The project is co-directed by two nationally prominent marriage experts. David Popenoe, Ph.D., a professor and and former social and behavioral science dean at Rutgers, is the author of Life Without Father, Disturbing the Nest, and many other scholarly and popular publications on marriage and family. Barbara Dafoe Whitehead, Ph.D., an author and social critic, writes extensively on issues of marriage, family and child wellbeing. She is the author of Why There Are No Good Men Left: The Romantic Plight of the New Single Woman (Broadway Books, 2003), The Divorce Culture (Knopf, 1996) and the widely acclaimed Atlantic Monthly article “Dan Quayle Was Right.”

The list of the Top-Ten Myths of Divorce attracted my attention because of the comments provided in Item #10 in the list. Somewhat more comprehensive and to-the-point views of the cited Brinig and Allen report provide more relevant information. For example:

The proportion of divorces initiated by women ranged around 60% for most of the 20th century, and climbed to more than 70% in the late 1960s when no-fault divorce was introduced….The Brinig-Allen study also explodes the myth of the brutish husband, finding, for instance, that cruelty is cited in only 6% of divorce applications in Virginia, one of the few states that still uses fault grounds for divorce….adultery cases are evenly split between men and women…. (“Look who doesn’t want a divorce,” Alberta Report, January 11, 1999, page 30)

Brinig and Allen, the authors of the report “These Boots are Made for Walking: Why Wives File for Divorce,” found that “who gets the children is by far the most important component in deciding who files for divorce, particularly when there is very little quarrel about property, as when the separation is long.” They found that to have or to be assured that they will get the children (and “child-support” payments) “the probability that she’d file increases to .69,” while “if the husband got custody, the probability that the wife files would decrease to .32.” (Table 7. How much do the numbers matter?)

In divorcing families with children, depending on locality, wives file for divorce in between 75 percent to 85 percent of the cases.

Note also the last statement under Item #10 in the list: “Also, the higher rate of women initiators is probably due to the fact that men are more likely to be “badly behaved.” Husbands, for example, are more likely than wives to have problems with drinking, drug abuse, and infidelity.”

That statement is pure speculation and not corroborated by any research nor by any citations of such research. The statement appears to be based on another myth, namely that women always tell the truth. That “truth” is largely debunked in the report by Brinig and Allen and in a variety of similar studies (e. g.: Divorced Dads : Shattering the Myths : The Surprising Truth About Fathers, Children, and Divorce (Hardcover – 288 pages (October 1998) J P Tarcher; ISBN: 087477862X ) Review).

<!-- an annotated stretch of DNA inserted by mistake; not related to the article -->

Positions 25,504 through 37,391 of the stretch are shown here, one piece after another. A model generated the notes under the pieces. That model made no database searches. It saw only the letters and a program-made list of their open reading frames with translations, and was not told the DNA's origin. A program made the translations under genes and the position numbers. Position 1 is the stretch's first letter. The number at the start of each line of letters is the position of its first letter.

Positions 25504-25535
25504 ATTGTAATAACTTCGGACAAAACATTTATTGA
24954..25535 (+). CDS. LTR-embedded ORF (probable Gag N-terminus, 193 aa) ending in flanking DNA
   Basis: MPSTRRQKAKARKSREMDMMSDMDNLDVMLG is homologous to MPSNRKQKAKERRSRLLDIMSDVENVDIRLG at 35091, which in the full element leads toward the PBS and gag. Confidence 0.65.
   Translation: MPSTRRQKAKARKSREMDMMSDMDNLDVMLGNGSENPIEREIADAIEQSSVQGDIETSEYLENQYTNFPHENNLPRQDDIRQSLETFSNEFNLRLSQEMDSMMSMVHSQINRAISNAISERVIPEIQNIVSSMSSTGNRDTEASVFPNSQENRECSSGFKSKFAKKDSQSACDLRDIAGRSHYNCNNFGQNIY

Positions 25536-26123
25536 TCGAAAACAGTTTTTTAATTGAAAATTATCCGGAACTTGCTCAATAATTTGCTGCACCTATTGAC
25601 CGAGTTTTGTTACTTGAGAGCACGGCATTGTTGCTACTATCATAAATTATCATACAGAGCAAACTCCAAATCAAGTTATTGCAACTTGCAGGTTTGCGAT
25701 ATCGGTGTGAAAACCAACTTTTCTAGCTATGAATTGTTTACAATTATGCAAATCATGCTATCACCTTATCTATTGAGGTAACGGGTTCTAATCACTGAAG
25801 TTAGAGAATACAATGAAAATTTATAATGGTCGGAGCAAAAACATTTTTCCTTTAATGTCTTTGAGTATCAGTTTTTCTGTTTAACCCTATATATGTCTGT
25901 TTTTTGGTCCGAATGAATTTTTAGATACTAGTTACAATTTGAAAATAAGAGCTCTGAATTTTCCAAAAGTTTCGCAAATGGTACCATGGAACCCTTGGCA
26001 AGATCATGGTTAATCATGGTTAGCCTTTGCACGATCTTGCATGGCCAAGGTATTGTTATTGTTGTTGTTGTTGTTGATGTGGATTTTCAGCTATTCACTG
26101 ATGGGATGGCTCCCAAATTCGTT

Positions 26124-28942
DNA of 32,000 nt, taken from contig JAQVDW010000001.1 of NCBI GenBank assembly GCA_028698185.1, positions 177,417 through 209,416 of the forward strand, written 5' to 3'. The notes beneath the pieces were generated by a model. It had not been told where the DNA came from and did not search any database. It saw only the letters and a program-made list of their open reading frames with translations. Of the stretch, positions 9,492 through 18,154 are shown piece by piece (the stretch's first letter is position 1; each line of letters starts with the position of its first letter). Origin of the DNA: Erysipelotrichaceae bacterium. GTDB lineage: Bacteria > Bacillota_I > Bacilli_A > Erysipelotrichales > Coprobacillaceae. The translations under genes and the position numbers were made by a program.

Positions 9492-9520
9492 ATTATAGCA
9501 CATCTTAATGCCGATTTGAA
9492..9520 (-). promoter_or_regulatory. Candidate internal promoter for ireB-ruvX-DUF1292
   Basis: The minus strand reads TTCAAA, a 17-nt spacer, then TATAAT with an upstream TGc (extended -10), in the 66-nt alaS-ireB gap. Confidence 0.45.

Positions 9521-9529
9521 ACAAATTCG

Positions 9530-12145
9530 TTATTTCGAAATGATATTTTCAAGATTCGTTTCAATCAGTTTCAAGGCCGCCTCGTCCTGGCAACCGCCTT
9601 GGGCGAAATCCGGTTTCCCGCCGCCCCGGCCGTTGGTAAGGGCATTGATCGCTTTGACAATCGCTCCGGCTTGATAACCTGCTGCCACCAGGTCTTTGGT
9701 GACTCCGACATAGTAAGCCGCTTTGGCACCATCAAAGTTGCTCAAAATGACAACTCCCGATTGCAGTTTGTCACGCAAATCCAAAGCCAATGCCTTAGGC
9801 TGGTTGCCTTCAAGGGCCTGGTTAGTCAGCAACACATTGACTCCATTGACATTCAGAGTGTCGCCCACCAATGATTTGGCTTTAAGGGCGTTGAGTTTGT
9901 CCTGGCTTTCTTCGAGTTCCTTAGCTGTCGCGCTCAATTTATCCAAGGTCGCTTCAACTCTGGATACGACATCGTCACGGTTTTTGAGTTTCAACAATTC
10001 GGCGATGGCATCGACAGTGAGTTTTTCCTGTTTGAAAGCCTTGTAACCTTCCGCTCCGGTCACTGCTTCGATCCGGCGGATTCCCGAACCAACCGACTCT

For example, in the vast majority of cases wives file for divorce, and they file not because of adultery by their husbands or because they were being physically abused (the latter is theleast important reason of all stated by wives – alleged in only about six percent of the reasons given for divorce) but because they are bored with their marriages.

The myths and slander of men who are “badly behaved” and “are more likely than wives to have problems with drinking, drug abuse, and infidelity” are most likely founded in the myth that women don’t lie. However, even supposedly objective social researchers are not yet quite ready to examine the true circumstances of that reality. The impact of decades of incessant and all-pervasive indoctrination by feminists is often difficult and sometimes impossible to shed by those who are members of the captive audience of the feminist-controlled and -dominated education system.

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1 Response to Top-Ten Myths of Divorce Debunked

  1. twersk77 says:

    Number 3 is very important. Many children are affected by divorce. The health of the children is totally ignored by parents. Research has shown that how a couple conducts themselves during a divorce has a far greater impact on their children than the actual divorce. The all out battle approach to custody, asset distribution and support often leaves couples in financial and emotional shambles.

    Response by F4L: There is no doubt at all that the process of divorce and its aftermath leaves couples in financial and emotional shambles. That is most often not the fault of both divorcing parents but the fault of just one who wants to be “more equal” than the other.

    However, quite often the inequities that are being created in many divorce proceedings don’t even need to be the doing of one parent or the other. To create those inequities, nothing more than judicial discretion is needed.

    It is more than a bit sweeping to state, “The health of the children is totally ignored by parents.” Your supporting assertion to that extent, namely that “Research has shown that how a couple conducts themselves during a divorce has a far greater impact on their children than the actual divorce”, requires a citation. Without citations of examples of the research you allude to, your assertion is nothing more than an unsubstantiated opinion.

    On average, as far as the outcomes in children of divorce are concerned, there is no such thing as “a good divorce”. Negative outcomes in children of divorce, as shown by much research from all over the world, are more than twice as likely than they are in children who are being raised by their two married parents with whom they live under the same roof. The advantage held by children whose parents do not divorce holds true even if their parents have what are considered to be high-conflict marriages.

    If you wish to explore this a bit farther, check the results of a search for “outcomes in children of divorce“.